GORI, Georgia Russian forces lingered deep in Georgia on Thursday, digging trenches and setting up mortars a day before Kremlin officials promised to complete a troop withdrawal from this former Soviet republic.
But a top Russian general said it could be 10 days before the bulk of the troops left, and the mixed signals from Moscow left Georgians guessing about its intentions nearly a week after a cease-fire deal.
Strains in relations between Russia and the West showed no improvement. NATO, Moscow's Cold War foe, said Russia had halted military cooperation with the alliance, underscoring the growing division in a Europe that had seemed destined for unity after the Soviet Union collapsed.
Western leaders remained adamant that Russia remove its troops and do it quickly. "The withdrawal needs to take place, and needs to take place now," Gordon Johndroe, spokesman for the White House's National Security Council, said in Crawford, Texas.
While refugees from the fighting over the South Ossetia region crammed Georgian schools and office buildings, a scattering of people left in a half-empty village said they were badly in need of basics.
"There is no bread, there is no food, no medicine. People are dying," said Nina Meladze, 45, in the village of Nadarbazevi, outside the key crossroads city of Gori. She said she stayed because she could not leave elderly relatives behind while other villagers fled to the capital, Tbilisi.
She said the village has been virtually abandoned since the war broke out. "I cannot go on like this anymore, I cry every day," she said.
Russian troops still controlled nearby Gori, which straddles Georgia's main east-west road, and the village of Igoeti about 30 miles west of Tbilisi. On the road between Gori and Tskhinvali, South Ossetia's battered capital, Russian soldiers built high earthen berms and strung barbed wire in at least three spots.
Russian President Dmitry Medvedev promised earlier that his forces would pull back as far as South Ossetia and a surrounding security zone by today.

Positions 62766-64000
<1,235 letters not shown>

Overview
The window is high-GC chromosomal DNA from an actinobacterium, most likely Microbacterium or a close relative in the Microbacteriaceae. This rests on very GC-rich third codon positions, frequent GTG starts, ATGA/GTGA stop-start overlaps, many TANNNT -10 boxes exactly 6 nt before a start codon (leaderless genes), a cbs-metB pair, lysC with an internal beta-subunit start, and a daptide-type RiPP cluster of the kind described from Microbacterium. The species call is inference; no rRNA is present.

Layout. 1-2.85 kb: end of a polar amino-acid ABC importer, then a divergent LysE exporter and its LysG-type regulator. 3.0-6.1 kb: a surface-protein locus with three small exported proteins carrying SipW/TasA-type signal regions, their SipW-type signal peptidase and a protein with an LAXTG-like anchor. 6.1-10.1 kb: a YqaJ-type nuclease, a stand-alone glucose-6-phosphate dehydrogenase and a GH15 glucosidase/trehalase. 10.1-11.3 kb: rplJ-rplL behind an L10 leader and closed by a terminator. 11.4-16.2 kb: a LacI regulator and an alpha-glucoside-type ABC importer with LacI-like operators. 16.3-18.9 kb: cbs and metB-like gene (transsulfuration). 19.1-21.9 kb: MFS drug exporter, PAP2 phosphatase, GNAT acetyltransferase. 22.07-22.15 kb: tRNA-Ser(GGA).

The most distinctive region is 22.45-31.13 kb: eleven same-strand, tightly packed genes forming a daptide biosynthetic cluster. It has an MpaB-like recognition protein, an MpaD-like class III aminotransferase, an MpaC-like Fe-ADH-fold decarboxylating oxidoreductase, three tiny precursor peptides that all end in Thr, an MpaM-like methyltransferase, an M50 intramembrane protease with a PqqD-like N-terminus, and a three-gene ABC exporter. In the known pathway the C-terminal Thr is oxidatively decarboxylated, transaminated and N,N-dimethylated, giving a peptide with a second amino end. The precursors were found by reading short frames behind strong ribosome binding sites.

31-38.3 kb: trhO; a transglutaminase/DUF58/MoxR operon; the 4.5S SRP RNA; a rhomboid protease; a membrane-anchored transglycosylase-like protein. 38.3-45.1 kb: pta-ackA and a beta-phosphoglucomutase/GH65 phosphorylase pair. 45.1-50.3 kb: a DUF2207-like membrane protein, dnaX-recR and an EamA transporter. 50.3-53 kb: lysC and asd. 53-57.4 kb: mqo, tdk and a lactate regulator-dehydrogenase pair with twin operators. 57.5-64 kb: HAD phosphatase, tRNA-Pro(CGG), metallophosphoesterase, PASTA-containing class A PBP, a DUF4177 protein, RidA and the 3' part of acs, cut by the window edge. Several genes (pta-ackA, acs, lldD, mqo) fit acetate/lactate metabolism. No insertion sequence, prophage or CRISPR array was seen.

Defense Minister Anatoly Serdyukov reiterated that late Thursday, saying the troops would begin pulling back toward South Ossetia on Friday morning and be finished by day's end.
But the commander of Russian land forces, Gen. Vladimir Boldyrev, said it would take about 10 days for troops not involved in manning the security zones to complete their withdrawal to Russia, moving "in columns in the established order."
That suggested Russian soldiers could still be holding territory in Georgia up to the end of August.
The European Union-sponsored cease-fire says both Russian and Georgian troops must move back to positions they held before fighting broke out Aug. 7 in South Ossetia, which has close ties to Russia. The agreement says Russian forces also can be in a security zone that extends 4.3 miles into Georgia from South Ossetia.
Russian troops are also allowed a presence on Georgian territory in a security zone along the border with Abkhazia, another separatist Georgian region, under a 1994 U.N.-approved agreement that ended a war there.
Around Georgia's main Black Sea port city of Poti outside any security zone signs seemed to point to a prolonged presence. Russian troops excavated trenches, set up mortars and blocked a key bridge with armored personnel carriers and trucks. Other armored vehicles and trucks parked in a nearby forest.